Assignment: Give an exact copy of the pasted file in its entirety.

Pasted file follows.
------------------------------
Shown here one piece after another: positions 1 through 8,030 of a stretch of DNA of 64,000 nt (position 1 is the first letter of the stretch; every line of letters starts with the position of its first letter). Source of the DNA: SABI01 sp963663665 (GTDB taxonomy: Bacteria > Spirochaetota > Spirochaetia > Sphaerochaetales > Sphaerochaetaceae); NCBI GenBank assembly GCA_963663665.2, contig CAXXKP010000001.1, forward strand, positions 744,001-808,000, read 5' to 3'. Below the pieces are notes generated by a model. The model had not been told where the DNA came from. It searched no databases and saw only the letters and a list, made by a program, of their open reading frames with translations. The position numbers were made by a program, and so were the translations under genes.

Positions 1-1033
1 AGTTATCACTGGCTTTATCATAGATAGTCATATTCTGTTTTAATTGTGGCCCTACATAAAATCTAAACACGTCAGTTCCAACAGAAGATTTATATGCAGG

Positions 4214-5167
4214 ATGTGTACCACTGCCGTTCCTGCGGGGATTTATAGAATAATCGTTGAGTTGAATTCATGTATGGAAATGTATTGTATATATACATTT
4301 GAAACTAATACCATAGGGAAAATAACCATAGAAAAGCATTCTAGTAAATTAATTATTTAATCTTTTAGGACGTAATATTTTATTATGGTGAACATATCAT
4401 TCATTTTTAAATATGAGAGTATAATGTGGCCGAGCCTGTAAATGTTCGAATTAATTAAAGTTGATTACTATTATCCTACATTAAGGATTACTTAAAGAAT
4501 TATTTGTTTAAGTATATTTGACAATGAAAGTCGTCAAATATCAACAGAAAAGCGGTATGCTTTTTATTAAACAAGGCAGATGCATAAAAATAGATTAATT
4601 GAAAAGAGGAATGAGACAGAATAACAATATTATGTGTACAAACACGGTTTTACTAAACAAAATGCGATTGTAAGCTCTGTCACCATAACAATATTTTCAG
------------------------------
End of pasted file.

Shown here one piece after another: positions 1 through 8,030 of a stretch of DNA of 64,000 nt (position 1 is the first letter of the stretch; every line of letters starts with the position of its first letter). Source of the DNA: SABI01 sp963663665 (GTDB taxonomy: Bacteria > Spirochaetota > Spirochaetia > Sphaerochaetales > Sphaerochaetaceae); NCBI GenBank assembly GCA_963663665.2, contig CAXXKP010000001.1, forward strand, positions 744,001-808,000, read 5' to 3'. Below the pieces are notes generated by a model. The model had not been told where the DNA came from. It searched no databases and saw only the letters and a list, made by a program, of their open reading frames with translations. The position numbers were made by a program, and so were the translations under genes.

Positions 1-1033
1 AGTTATCACTGGCTTTATCATAGATAGTCATATTCTGTTTTAATTGTGGCCCTACATAAAATCTAAACACGTCAGTTCCAACAGAAGATTTATATGCAGG

Positions 4214-5167
4214 ATGTGTACCACTGCCGTTCCTGCGGGGATTTATAGAATAATCGTTGAGTTGAATTCATGTATGGAAATGTATTGTATATATACATTT
4301 GAAACTAATACCATAGGGAAAATAACCATAGAAAAGCATTCTAGTAAATTAATTATTTAATCTTTTAGGACGTAATATTTTATTATGGTGAACATATCAT
4401 TCATTTTTAAATATGAGAGTATAATGTGGCCGAGCCTGTAAATGTTCGAATTAATTAAAGTTGATTACTATTATCCTACATTAAGGATTACTTAAAGAAT
4501 TATTTGTTTAAGTATATTTGACAATGAAAGTCGTCAAATATCAACAGAAAAGCGGTATGCTTTTTATTAAACAAGGCAGATGCATAAAAATAGATTAATT
4601 GAAAAGAGGAATGAGACAGAATAACAATATTATGTGTACAAACACGGTTTTACTAAACAAAATGCGATTGTAAGCTCTGTCACCATAACAATATTTTCAG